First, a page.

WASHINGTON -- Two more Republicans from the Philadelphia area have raised questions about reports that President Trump shared classified information with Russian officials, but each said they want more information about what happened.

"If the president divulged information that exposes our sources and methods to the Russians, who obviously are adversaries of the United States, then that could be a very imprudent decision, despite the fact that it wouldn't be illegal," Sen. Pat Toomey said in a call with Pennsylvania reporters Tuesday morning. "I want to find out what happened before I come to a conclusion."

Updated: Toomey later added in a statement that he hopes for a full explanation from the administration. And on another swirling issue, his office said he believes a Democrat should be named to lead the FBI. Such a move might bolster faith in the agency's independence as it investigates Russian meddling in the 2016 election and questions of whether the Trump campaign colluded in that interference.

Last year, while seeking reelection, Toomey had blasted Democrat Hillary Clinton "for jeopardizing classified information that jeopardizes our security," by using a private email server as secretary of state, and criticized her "incredibly failed Russian reset." He described her as a bigger threat to the U.S. than Trump.

In an example of how quickly the ground around Trump can shift -- and create awkward circumstances for fellow Republicans -- Toomey noted the questions raised Monday night by White House national security advisor H.R. McMaster, who said the intelligence story as reported was "false." Toomey said he had not yet seen Trump's tweets Tuesday morning indicating that the president had, in fact, shared information with Russia in the hopes, Trump wrote, of getting them more involved in the fight against ISIS.

U.S. Rep. Pat Meehan, the former U.S. Attorney in Philadelphia, called for a full explanation from Trump.

"Every day the president is given information on sensitive issues by our intelligence community, and the president has a responsibility to be a good steward of that information," Meehan said in a statement late Monday night. "The president should give Congress and the American people a full account of the conversation in question and a complete explanation if any classified information was disclosed."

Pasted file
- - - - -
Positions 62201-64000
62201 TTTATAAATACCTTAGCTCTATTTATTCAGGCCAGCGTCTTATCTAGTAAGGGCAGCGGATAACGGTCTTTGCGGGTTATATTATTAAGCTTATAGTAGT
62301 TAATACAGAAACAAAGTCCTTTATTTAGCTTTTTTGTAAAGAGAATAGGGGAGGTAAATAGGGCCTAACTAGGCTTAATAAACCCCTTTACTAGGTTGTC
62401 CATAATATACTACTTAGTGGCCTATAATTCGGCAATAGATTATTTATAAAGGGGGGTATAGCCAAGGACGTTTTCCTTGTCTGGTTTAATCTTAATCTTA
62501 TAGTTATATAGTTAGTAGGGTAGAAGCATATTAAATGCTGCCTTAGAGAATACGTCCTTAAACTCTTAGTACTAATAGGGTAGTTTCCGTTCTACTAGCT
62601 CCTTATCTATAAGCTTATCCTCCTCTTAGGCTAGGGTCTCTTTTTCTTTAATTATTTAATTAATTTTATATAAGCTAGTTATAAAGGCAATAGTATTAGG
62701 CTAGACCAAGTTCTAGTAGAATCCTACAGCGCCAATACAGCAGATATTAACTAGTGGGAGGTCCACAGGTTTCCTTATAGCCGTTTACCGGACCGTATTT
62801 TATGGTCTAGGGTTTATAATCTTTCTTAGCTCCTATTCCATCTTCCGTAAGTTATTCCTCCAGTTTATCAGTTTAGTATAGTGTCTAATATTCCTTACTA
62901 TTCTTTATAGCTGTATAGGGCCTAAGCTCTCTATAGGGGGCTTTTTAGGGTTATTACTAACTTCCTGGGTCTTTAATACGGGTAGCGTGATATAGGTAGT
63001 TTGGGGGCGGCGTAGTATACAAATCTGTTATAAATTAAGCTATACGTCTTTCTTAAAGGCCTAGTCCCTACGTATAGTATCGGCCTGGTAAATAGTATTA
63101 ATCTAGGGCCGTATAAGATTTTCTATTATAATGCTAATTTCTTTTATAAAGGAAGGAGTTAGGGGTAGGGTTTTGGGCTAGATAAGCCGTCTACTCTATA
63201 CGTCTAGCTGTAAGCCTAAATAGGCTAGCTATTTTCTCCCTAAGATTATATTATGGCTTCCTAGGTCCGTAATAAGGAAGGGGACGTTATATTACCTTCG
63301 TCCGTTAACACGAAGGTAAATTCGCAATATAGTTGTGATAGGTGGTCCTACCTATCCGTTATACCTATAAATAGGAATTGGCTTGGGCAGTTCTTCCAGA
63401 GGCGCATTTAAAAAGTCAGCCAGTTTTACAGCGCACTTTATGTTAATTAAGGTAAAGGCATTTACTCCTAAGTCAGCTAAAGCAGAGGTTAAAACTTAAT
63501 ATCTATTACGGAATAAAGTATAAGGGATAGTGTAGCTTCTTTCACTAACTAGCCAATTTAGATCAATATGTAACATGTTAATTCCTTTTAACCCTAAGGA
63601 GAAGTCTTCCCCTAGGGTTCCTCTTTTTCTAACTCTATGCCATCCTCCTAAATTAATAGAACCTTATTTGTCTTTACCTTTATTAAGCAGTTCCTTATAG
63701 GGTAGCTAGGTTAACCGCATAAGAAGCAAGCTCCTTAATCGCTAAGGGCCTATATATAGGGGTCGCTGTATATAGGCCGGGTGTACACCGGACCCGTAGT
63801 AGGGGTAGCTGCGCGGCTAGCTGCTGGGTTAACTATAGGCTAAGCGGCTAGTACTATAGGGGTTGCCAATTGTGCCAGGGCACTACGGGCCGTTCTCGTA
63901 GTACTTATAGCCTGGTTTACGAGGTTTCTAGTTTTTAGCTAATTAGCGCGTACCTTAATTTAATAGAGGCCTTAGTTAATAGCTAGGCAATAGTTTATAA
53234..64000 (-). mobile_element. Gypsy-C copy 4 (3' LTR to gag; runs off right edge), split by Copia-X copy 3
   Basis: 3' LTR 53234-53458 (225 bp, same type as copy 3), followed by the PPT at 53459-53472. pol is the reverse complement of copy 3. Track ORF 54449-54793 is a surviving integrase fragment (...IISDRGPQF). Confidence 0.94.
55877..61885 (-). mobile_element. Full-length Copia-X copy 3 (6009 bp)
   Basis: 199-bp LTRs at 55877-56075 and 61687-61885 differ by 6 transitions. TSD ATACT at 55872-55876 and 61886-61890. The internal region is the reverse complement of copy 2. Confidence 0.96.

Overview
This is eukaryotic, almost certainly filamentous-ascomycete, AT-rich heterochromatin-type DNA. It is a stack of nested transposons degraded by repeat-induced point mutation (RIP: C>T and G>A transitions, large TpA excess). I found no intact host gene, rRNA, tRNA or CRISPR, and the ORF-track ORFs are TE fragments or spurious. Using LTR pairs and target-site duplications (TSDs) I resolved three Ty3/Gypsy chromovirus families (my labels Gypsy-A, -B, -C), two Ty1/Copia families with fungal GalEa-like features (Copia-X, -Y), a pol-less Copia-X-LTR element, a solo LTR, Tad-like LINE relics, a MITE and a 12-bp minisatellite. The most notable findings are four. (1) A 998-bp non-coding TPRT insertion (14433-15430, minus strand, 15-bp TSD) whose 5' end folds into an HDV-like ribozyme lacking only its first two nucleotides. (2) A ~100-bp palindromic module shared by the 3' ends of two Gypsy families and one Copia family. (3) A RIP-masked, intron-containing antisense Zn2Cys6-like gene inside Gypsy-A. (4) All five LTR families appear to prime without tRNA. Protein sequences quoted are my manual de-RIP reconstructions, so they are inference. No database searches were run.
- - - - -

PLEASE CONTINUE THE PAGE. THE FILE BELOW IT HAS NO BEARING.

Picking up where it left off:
Their comments came after a New Jersey Republican on a key intelligence committee called the intial reports about Trump revealing highly classified information to Russian officials "deeply concerning" and vowed to bring the issue up with the House panel this week.

"Classified Intelligence is classified for a reason and must be respected and protected as such at all levels of government. While sharing intelligence against a mutual threat such as ISIS is warranted at times - and in the President's purview - the U.S. must take every precaution to protect the sources and methods of long-established allies who assist us," said the statement from U.S. Rep. Frank LoBiondo, a member of the House Permanent Select Committee on Intelligence. "These media reports are deeply concerning and I will raise the issue surrounding the disclosure of classified information" when the committee meets this week.

LoBiondo was the first Republican from the Philadelphia region to respond to the report as GOP officials seemed caught between the explosive news, first reported by the Washington Post, and subsequent denials by the White House. McMaster, said in a brief statement to reporters Monday night, said the Post story "as reported is false."

Several other news outlets, however, including the New York Times and Reuters, had confirmed the Post's original report.

Democrats responded with alarm.

"If literally anyone else did what President Trump is reported to have done, there would be an immediate criminal investigation because such actions are extraordinarily dangerous," said a statement from Sen. Cory Booker (D., N.J.). "When will Congressional Republicans do their job and begin holding President Trump accountable for his actions?"

Sen. Bob Casey (D., Pa.) said, "the President's carelessness with classified information is endangering crucial intelligence-sharing agreements and puts our national security at risk."

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